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What Is Nebulizer Therapy?

By Kelly Price ; Updated August 14, 2017

Nebulizer therapy is an effective and efficient way to deliver medications directly into the lungs by inhalation. Doctors prescribe a variety of different medications for conditions that warrant nebulizer therapy. Patients with conditions such as asthma, pneumonia, cystic fibrosis and chronic obstructive pulmonary disease can all benefit from nebulizer therapy, according to the website Cystic Fibrosis Education.


A nebulizer is a device that uses a small compressor to convert liquid medication into tiny droplets of mist that can be inhaled directly into the lungs. Since the medication goes straight to the lungs, onset of the medication’s action often takes place rapidly. This promotes quick symptom relief in the case of illnesses such as asthma, where fast relief is desirable, according to National Jewish Health. Also, it minimizes the risk of side effects of the medication, preventing the medication from being metabolized into a less effective form by the body.

Using a Nebulizer

A nebulizer comes with a small compressor that sits on a table or desk and plugs into a wall socket. It typically comes with a tubing kit, which contains a mouthpiece or mask, a cup that screws on to the mouthpiece or mask, and a long piece of tubing that connects to the compressor. Using a nebulizer generally requires placing the medication into the nebulizer's cup, connecting the tubing, turning the compressor on, and breathing the medicated mist.

Cleaning and Maintenance

Cleaning the nebulizer is important between treatments to prevent bacterial growth that could lead to lung infections. The nebulizer should be cleaned and/or disinfected following both physician and manufacturer instructions. Cystic Fibrosis Education says that nebulizer parts can be boiled, sanitized in a dishwasher, chemically disinfected or sanitized in the microwave in a special bag.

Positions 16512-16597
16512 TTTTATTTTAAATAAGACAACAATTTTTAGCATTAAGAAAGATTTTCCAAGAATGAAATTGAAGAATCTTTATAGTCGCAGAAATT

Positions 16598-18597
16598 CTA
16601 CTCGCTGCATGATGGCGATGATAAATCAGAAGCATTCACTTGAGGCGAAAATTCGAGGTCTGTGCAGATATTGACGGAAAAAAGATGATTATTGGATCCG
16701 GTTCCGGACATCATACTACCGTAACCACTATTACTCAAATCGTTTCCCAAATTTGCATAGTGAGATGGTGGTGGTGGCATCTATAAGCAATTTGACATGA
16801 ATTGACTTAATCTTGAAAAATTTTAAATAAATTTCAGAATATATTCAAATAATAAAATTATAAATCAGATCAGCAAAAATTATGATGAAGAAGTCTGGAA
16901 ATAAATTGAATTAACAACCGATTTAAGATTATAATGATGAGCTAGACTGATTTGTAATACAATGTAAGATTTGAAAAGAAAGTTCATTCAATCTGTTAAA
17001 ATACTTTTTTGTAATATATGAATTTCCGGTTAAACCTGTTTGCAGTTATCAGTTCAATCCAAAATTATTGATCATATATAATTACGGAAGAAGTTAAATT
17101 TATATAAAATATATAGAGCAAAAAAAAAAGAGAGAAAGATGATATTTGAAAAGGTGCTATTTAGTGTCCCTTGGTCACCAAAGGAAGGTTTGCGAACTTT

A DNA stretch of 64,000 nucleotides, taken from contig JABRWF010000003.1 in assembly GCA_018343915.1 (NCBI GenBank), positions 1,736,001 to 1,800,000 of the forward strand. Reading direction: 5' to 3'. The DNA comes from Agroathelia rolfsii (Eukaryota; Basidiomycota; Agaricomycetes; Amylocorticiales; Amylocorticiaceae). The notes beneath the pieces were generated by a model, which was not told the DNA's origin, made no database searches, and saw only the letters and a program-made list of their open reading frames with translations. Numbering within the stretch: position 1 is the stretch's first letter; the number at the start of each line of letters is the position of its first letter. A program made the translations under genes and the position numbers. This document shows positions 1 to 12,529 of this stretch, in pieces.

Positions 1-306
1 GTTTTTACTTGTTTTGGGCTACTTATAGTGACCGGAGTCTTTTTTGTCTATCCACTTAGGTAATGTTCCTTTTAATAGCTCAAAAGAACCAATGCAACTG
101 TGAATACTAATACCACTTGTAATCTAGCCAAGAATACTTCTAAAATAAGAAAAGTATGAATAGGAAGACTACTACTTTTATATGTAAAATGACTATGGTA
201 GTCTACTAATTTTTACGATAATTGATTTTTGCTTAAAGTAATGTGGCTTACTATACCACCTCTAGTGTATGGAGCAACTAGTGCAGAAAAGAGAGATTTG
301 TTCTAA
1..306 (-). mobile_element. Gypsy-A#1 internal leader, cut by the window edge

Medications Used In Nebulizers

Several classes of drugs can be used in a nebulizer, depending on the condition for which the nebulizer is being used. All nebulizer medication must be prescribed by a physician. Particle size for inhaled medications must be smaller than 1.5 microns in order for the medication to reach the smaller tubes in the lungs, so the drug’s concentration and formulation must be designed especially for nebulizer use, according to Cystic Fibrosis Education.

Bronchodilators such as albuterol are often given through a nebulizer in order to rapidly open airways in the event of an asthma attack, pneumonia, or chronic obstructive airway disease, says National Jewish Health. Inhaled corticosteroids are inhaled forms of a type of hormone that decreases inflammation. Direct application of steroids to lung tissues using a nebulizer can help control exacerbations of inflammatory lung diseases. Other types of asthma control medications may also be used in a nebulizer.

Antibiotics can help to treat bacterial infections in either the lung or sinuses when given by nebulizer. Patients with cystic fibrosis often use nebulized antibiotics prophylactically to prevent lung infections.

Expert Insight

Using a nebulizer can be a simple, beneficial and safe way to deliver inhaled medications directly into the lungs. Using and maintaining the nebulizer properly and as prescribed by a physician will help ensure that it works correctly and that the maximum benefit possible is obtained.

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